Sunday, March 27, 2016
Global Hospitals demonstrates effective treatment of blood cancer
Shanaki Sakuntala (L), her husband H.N.D. Kodikaragoda and their daughter Yenuli.
BGS Global Hospitals - a unit of Global Hospitals Group, successfully performed a Bone Marrow Transplantation [ BMT], on 33 year old Sakunthala from Colombo who was diagnosed with Acute Myeloid Leukemia (Blood Cancer), giving her a new lease of life with her cancer now in complete remission.
Sakunthala, was referred to BGS Global Hospitals - Super Specialty Quaternary Care, at Bangalore and was diagnosed with Acute Myeloid Leukaemia (Blood Cancer) and was advised to undergo BMT. With the stem cells of her 35 year old sibling, she successfully underwent Allogenic Bone Marrow Transplantation by a team of BMT Physicians. She has responded well to the treatment and is on follow up.
Dr Sachin Jadhav, Head, Haematology & Bone Marrow Transplantation, BGS Global Hospitals, said, "There have been advancements in the treatment of cancer. Bone Marrow Transplant has less toxicity than earlier and has improved the quality of life for patients post treatment. Several new types of Bone Marrow Transplant are emerging like Mini Allogeneic Transplantation, Bloodless Autologus Transplantation and Haploidentical Transplantation. Solid tumors, leukemia's and lymphomas are being cured by using BMT as a modality."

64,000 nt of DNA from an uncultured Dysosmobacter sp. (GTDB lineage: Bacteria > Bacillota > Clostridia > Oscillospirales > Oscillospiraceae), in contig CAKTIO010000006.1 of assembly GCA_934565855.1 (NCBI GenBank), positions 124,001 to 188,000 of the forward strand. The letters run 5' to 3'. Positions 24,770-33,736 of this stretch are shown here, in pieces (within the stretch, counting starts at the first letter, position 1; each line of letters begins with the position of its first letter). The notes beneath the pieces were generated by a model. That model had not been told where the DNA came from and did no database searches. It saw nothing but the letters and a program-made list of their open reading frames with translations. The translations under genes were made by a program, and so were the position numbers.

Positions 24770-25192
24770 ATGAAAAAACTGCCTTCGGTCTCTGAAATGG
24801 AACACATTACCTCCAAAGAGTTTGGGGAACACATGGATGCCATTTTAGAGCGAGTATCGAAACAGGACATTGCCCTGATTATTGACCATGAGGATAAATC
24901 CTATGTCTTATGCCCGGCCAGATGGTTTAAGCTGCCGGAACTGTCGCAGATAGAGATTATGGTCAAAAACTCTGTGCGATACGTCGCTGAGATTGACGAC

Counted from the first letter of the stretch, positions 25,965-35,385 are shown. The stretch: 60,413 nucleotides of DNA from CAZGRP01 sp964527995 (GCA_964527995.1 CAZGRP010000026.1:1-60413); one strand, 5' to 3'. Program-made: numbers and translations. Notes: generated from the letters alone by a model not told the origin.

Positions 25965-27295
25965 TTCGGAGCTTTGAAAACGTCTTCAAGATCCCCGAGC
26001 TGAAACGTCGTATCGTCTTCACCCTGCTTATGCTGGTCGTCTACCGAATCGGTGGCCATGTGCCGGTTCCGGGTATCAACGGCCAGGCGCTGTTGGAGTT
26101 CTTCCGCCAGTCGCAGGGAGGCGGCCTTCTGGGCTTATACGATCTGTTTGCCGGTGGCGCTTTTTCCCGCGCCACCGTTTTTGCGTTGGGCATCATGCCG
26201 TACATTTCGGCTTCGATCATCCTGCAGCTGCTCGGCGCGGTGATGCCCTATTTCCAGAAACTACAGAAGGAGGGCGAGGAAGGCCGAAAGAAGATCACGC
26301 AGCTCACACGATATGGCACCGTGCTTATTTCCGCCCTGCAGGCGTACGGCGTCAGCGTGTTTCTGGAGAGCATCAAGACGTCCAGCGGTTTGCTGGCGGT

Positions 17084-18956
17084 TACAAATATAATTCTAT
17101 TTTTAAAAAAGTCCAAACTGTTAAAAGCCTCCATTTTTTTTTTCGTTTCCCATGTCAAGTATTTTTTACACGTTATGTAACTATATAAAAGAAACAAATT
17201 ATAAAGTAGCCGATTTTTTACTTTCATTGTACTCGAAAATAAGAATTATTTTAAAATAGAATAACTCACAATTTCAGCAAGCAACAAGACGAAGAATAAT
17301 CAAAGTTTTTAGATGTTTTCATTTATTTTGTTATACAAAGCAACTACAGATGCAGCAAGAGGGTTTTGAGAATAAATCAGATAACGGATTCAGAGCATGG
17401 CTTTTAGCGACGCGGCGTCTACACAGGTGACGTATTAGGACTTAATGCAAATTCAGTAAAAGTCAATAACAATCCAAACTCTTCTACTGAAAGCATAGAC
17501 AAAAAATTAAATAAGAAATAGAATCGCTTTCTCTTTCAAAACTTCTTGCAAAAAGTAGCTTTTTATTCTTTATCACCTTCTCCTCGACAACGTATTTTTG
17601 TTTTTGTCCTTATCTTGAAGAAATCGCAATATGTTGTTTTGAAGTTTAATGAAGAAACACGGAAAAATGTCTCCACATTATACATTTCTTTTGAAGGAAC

A bone marrow transplant (BMT), also called a stem cell transplant, is a procedure in which diseased or damaged bone marrow cells are replaced with healthy ones. This procedure is performed after a patient has high-dose chemotherapy or radiation. Conditions successfully treated with BMT include cancers, such as leukemia, lymphoma, multiple myeloma and solid tumors, as well as aplastic anemia.
In an allogeneic transplant, stem cells are donated to the person from another person, a genetically matched stem cell donor. This is usually a family member, a brother or sister with the same tissue type. Where no sibling is available, a search is made to find the donors. Sometimes there is a slight mismatch between the tissue type of the donor (usually a family member) and the person, but they may still be the best possible match.
Source: The Island